Make assumptions

In the world of systems development, “assumption” is kind of a dirty word, but sometimes it can be a good thing.

Assumptions are only bad when they are not confirmed with the customer. However, as a business analyst, your job is to put your thinking cap on between interviews/workshops and you make assumptions in order to save time during the next meeting with the customer. Of course, your assumptions should be based on your experience and available knowledge.

Using the Leave Request Workflow that we are currently drawing as an example, my knowledge of the project scope enables me to produce what is illustrated in Step 1 without having to meet with the customer. Moreover, my prior experience of workflows allows me to make a reasonable guess at Step 2 also. That way I can save time by presenting Step 2 to the Subject Matter Experts and getting them to correct it, instead of acting as a “blank slate”.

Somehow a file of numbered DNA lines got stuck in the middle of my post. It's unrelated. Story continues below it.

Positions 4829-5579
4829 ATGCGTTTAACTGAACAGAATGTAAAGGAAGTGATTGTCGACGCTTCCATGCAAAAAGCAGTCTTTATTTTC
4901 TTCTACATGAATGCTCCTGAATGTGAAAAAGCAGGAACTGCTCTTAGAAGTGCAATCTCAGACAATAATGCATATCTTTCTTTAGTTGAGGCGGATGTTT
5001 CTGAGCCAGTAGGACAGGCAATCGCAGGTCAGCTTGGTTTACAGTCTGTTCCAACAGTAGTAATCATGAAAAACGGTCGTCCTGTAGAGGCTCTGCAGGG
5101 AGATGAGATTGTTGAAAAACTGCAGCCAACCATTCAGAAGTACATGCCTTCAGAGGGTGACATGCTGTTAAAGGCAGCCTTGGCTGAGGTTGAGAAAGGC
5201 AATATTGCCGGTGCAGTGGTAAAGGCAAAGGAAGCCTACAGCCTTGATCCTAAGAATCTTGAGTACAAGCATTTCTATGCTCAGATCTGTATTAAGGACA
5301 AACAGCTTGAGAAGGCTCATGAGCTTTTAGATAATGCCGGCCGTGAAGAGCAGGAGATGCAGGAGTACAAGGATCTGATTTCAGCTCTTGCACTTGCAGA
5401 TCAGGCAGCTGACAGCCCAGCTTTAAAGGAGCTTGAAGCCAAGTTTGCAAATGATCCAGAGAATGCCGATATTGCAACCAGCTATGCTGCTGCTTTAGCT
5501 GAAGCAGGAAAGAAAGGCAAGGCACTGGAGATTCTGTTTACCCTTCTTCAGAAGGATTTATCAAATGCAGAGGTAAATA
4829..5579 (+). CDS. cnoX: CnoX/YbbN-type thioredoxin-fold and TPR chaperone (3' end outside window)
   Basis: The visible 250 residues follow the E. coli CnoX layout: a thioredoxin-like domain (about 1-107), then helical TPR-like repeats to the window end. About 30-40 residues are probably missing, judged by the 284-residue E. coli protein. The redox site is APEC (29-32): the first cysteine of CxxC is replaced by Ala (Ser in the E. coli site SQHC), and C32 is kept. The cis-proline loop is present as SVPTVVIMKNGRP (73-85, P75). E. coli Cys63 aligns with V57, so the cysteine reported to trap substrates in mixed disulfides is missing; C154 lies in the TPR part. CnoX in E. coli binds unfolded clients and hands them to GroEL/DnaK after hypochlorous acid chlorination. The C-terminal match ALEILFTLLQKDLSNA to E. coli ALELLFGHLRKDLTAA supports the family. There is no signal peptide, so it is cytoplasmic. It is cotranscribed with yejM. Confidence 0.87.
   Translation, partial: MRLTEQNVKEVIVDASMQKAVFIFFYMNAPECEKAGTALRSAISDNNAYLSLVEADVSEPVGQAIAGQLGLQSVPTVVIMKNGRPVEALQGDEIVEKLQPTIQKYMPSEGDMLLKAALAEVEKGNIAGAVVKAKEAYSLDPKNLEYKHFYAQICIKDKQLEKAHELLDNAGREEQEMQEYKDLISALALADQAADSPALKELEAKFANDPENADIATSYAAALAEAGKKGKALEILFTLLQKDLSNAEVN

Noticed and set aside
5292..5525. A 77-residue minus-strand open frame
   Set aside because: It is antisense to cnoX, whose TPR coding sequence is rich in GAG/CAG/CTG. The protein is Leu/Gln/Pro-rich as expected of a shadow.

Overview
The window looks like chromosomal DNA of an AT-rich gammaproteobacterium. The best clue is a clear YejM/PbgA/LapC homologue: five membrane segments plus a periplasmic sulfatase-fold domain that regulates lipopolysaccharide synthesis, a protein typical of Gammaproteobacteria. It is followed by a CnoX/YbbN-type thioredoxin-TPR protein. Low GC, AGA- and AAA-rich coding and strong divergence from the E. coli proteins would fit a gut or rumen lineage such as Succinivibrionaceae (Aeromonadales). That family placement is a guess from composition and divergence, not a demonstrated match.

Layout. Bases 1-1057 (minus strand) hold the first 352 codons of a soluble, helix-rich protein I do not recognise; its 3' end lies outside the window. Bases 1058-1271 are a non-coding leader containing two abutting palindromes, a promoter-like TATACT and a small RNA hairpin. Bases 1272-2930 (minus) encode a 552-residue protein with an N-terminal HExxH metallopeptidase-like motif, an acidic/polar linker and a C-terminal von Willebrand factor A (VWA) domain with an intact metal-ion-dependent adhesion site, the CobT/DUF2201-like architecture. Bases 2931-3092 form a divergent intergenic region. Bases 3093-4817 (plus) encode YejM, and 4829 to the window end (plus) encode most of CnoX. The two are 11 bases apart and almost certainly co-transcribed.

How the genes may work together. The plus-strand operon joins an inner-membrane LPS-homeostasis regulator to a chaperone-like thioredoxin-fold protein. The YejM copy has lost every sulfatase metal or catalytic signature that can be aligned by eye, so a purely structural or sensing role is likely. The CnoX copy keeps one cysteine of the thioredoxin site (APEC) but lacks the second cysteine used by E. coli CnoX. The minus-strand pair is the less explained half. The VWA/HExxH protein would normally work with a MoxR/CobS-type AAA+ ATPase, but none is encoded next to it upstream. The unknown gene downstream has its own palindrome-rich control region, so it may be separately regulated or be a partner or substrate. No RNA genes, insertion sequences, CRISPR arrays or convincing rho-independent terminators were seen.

That’s part of the skill of being an analysis consultant: knowing when to guide and when to follow.

Even if you only shave thirty minutes off that meeting, that’s four hours of project time given a meeting of eight people. That way the whole project benefits from your experience.

Kind regards,

Declan Chellar

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